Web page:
I don’t know that I’ve seen a theater empty quite as quickly as the one where I watched “Pitch Perfect 2” the other day. 

Scary future could have used a lot more laughs
Characters, including the one played by George Clooney in a new Disney extravaganza, could’ve chosen to heed the biblical recommendation ”do not worry about tomorrow.” 

'Madding Crowd' packed with performances in a beautiful film
Like Shakespeare and Dickens, Thomas Hardy is an oft-filmed British writer. Movies have been made of Hardy’s “Jude the Obscure,” “Tess of the d’Urbervilles,” “The Mayor of Casterbridge” and now, for the second time, “Far from the Madding Crowd.” 

'True Story' is actually two stories - 
and both have been better told
The movie “True Story,” like the 2005 book on which it’s based, is actually two stories. One concerns Michael Finkel’s reporter job loss. The second, and larger, story deals with Finkel’s identity loss to a man accused of murdering his wife and three children.

Pacino can't sing in 'Collins,' Isaac 
can dance in 'Machina' but both can act
I really liked “Danny Collins,” despite some implausibilities. Agile and captivating, the picture stars Al Pacino - still capable of commanding the screen - as a pop singer who receives a letter, waylaid for 40-plus years, from John Lennon.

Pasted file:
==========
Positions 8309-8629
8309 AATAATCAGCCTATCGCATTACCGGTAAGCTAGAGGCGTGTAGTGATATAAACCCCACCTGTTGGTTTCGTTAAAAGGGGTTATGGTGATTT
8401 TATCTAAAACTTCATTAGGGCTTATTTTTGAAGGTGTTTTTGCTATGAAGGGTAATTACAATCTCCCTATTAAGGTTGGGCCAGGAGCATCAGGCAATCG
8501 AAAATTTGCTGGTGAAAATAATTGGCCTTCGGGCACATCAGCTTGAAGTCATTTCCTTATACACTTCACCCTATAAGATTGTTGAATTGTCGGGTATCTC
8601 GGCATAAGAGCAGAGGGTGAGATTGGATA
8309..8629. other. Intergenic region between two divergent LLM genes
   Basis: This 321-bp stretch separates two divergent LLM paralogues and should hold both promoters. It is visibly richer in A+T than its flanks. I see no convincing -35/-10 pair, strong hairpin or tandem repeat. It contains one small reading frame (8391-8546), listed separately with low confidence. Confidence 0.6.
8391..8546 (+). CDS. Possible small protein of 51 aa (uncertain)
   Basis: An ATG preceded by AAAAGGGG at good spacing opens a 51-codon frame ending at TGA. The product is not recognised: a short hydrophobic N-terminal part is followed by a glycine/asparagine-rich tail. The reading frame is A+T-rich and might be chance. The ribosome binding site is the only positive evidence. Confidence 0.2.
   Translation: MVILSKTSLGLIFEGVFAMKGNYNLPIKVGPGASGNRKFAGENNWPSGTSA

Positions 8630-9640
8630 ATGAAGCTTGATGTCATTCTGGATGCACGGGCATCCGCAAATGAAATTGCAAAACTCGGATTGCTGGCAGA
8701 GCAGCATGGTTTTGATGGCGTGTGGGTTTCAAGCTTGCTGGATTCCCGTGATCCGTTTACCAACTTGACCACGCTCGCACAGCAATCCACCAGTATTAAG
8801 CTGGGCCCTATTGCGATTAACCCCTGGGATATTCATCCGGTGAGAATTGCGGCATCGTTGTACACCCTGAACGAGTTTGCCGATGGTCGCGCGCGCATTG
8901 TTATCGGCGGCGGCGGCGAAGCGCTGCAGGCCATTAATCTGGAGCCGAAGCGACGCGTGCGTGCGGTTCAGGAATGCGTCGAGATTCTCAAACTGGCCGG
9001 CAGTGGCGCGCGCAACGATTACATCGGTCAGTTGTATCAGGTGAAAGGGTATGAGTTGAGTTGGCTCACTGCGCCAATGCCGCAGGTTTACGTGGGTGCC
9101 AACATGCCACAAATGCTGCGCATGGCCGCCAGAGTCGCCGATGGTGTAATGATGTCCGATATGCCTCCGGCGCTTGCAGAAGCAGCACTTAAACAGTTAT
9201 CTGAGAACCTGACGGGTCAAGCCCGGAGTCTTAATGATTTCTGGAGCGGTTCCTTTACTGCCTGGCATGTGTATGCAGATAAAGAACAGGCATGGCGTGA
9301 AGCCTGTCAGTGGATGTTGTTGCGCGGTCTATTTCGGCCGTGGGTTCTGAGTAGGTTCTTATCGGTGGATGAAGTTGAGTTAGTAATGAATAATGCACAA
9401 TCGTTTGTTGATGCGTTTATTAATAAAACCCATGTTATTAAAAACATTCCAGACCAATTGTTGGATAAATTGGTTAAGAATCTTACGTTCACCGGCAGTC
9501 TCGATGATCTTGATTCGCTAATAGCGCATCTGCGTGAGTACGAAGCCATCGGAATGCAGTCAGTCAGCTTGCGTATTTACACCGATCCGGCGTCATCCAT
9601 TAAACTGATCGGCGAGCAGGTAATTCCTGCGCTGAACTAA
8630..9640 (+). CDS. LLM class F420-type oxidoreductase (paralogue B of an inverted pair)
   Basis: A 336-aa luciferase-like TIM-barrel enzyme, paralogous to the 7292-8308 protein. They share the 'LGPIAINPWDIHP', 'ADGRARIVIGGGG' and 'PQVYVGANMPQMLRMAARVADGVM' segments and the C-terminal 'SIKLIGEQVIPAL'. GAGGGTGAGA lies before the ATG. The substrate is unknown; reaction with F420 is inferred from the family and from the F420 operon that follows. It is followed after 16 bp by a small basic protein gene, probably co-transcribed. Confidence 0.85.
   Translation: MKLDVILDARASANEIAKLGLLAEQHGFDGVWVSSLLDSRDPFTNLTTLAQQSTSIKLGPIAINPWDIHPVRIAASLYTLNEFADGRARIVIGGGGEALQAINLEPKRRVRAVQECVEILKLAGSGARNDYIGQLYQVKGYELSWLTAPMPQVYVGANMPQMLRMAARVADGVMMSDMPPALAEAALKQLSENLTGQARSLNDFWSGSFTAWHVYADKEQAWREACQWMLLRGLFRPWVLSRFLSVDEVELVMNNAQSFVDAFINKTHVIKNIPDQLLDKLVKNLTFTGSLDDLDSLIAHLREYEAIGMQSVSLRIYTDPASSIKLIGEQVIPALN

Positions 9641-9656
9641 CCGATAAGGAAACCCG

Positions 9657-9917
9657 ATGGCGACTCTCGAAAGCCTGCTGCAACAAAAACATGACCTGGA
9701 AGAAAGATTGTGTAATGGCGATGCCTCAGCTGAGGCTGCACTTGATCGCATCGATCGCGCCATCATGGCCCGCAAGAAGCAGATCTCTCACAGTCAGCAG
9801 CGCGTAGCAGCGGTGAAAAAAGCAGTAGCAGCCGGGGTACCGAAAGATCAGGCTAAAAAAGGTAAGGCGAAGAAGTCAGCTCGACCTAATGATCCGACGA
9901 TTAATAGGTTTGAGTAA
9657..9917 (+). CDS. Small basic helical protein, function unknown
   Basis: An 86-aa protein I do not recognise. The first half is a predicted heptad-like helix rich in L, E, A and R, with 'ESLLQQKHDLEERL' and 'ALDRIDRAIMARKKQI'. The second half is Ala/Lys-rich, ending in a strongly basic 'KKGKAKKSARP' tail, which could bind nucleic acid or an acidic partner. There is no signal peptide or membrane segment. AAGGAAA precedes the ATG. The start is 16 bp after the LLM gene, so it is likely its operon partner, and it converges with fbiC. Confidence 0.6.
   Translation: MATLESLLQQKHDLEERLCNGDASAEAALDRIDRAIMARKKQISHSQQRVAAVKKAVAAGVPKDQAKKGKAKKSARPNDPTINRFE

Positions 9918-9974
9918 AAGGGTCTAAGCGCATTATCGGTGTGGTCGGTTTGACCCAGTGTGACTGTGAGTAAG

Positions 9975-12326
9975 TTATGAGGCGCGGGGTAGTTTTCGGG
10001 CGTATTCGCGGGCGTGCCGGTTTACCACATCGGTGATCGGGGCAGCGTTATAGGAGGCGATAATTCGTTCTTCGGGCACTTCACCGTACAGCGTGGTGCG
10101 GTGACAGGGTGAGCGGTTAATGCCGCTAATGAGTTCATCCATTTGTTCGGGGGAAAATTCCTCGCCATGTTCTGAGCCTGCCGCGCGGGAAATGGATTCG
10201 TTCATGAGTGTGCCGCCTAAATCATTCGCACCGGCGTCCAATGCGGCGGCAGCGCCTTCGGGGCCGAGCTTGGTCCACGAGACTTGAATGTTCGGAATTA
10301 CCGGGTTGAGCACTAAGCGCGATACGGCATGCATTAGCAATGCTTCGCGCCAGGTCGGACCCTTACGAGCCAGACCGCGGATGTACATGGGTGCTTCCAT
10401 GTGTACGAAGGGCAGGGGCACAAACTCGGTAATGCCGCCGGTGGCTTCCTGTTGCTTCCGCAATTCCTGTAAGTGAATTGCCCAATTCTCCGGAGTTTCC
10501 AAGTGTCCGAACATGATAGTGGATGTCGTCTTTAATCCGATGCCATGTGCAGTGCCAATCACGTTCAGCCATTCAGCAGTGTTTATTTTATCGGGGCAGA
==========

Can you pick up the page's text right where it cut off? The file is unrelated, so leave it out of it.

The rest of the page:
'Salt' worth 1,000 words, 'Woman' good as gold
That old adage “One picture is worth 1,000 words” rings true, time and again, in the documentary “The Salt of the Earth.” 

3-D 'Home' has endearing hero, J. Lo songs, memorable messages
From DreamWorks, the company responsible for the “Shrek,” “Madagascar” and “How to Train Your Dragon” series, comes another example of stellar computer animation.

'Merchants of Doubt' pits spin 
doctors vs. climatologists
If, based on our last two Wisconsin winters, you’ve decided global warming is a myth, the new documentary “Merchants of Doubt” might just change your mind.

'71' captures turbulent Belfast on many levels